This article is about the one other time management will bend over backwards to make things work; struggle valiantly to smooth things over; or simply refuse to acknowledge what’s going. I’m talking about organizations that hang onto bad customers long after the relationship has become destructive.
Is the Customer Always Right?
We’ve been taught to believe the customer is always right. And when it comes to teaching excellent customer service, that’s a good premise to start with. Occasionally, customers will interpret this philosophy as a challenge and set out to test just how far they can push things and get away with it. When that happens, things can get confrontational and even abusive.
Confrontation by Jahar Dasgupta, Wikimedia Commons
Three problems emerge when a customer becomes antagonistic:
Employee morale takes a beating when they feel they’re being abused by a customer, but are expected to take it with a smile since “the customer is always right.”
An employer’s responsibility to provide a safe work environment may be breached. Employees have the right to physical and mental safety while working—facing down an out of control customer can threaten both.
Demoralized employees who feel unprotected from abusive customers tend to respond with increasingly apathetic service and, in some cases, resort to sabotage. And it’s not just the customers they retaliate against. If no one steps in to support employees who are abused by customers, managers and the broader company may become targets of resentment as well.
An Ounce of Prevention
The first step in reducing instances of staff abuse by customers is prevention. Here are some key preventative measures that will help reduce customer blowouts.
As an organization, commit to providing exceptional customer service and communicate that commitment internally and externally.
Insist on open and clear communication internally and with customers to limit misunderstandings. For example:
Ensure that everyone in your organization is on the same page when it comes to policies.
Make sure front line employees are aware of the measures available to them for addressing customer concerns.
When interacting with customers, explain any and all fees upfront.
Above all, be consistent.
Ensure that employees are supported at all times by competent management staff.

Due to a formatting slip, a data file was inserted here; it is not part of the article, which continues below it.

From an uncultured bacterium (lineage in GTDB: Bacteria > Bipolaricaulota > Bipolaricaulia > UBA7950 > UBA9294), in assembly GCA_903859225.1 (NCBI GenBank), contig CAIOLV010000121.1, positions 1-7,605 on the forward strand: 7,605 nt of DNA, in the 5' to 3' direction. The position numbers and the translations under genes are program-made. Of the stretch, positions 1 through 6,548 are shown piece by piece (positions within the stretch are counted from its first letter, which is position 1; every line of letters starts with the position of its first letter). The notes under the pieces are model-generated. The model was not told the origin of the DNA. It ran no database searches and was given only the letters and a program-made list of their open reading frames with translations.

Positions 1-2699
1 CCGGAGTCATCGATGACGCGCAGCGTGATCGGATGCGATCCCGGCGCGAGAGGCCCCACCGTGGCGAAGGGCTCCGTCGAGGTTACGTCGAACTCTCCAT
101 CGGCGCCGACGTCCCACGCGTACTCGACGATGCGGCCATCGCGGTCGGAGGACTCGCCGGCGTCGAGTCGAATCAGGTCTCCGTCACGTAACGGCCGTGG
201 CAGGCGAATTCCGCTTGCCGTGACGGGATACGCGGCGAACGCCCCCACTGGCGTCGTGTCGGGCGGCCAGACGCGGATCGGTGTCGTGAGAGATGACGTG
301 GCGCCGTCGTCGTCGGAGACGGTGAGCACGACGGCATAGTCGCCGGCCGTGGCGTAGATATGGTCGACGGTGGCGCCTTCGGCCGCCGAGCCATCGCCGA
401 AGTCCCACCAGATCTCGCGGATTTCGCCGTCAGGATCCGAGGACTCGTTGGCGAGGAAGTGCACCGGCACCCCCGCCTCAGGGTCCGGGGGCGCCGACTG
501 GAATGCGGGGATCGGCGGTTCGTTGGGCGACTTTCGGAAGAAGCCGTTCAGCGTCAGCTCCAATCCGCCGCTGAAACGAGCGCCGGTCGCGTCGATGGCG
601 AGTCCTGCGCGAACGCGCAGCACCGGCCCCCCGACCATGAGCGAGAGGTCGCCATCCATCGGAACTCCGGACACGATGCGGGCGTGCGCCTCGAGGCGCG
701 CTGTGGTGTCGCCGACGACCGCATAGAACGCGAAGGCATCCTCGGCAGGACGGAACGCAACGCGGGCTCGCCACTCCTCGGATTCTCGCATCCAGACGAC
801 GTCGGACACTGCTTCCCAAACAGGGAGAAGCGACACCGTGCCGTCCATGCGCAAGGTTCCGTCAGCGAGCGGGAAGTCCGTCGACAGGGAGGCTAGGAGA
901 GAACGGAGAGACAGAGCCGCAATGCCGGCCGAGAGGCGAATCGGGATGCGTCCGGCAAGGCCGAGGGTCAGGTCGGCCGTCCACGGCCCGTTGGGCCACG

Define a clear escalation process and ensure that all employees are familiar with it.
Make sure employees are equipped with basic negotiation skills and an appropriate degree of autonomy to resolve problems.
Invest in training for employees and managers for all of the above.
Sometimes, you’ve done everything you can to prevent problems. Sometimes your employee has done everything right, but still faces the wrath of an unreasonably irate customer. When that happens, it’s time to step in and protect your employee. Perhaps the simple act of intervention by more senior staff will be enough to turn the situation around. Even if you find yourself unable to calm the customer, at least you will have preserved the relationship with your employee.
When it’s Time to Fire a Customer
When abuse from a customer becomes the norm rather than an isolated incident, or the level of abuse is simply unacceptable, the toll it extracts from your people is not worth the business the customer generates. Here are some indicators that it’s time to fire an abusive customer.
In spite of all efforts by front line employees and managers, the customer continues to be verbally abusive at every opportunity.
The customer is threatening violence or has physically lashed out.
The same customer has caused one or more employees to cry, quit, or call in sick.
You’ve had to call the police to remove the customer from your place of business.
The customer exhibits inappropriate knowledge of employees’ personal information (e.g. address, family members, or private contact information).
The best way to keep customers happy is exceptional customer service. The best remedy for an unhappy customer is the ability to deliver an extraordinary recovery when you do mess up. Perhaps the only cure for a consistently abusive customer is a good dose of progressive discipline, up to and including (when appropriate) termination.
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Wikimedia Commons, National Archives, Public Domain
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Photo by Emilio Labrador, Senior Guard, Flickr
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Insubordination is variously defined as the “willful failure to obey a supervisor's lawful orders; refusal to obey some order which a superior officer is entitled to give and is entitled to have obeyed; intentional refusal to obey an employer's lawful and reasonable order; or more simply—disobedience to authority.”
Mutiny on the Bounty by Pascal, Flickr
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U.S. Pacific Air Forces, Flickr
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Photo of Angela \Merkel by Duncan Hull, Flickr
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Sandravc, Wikimedia Commons
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Photo by tishamp, Flickr
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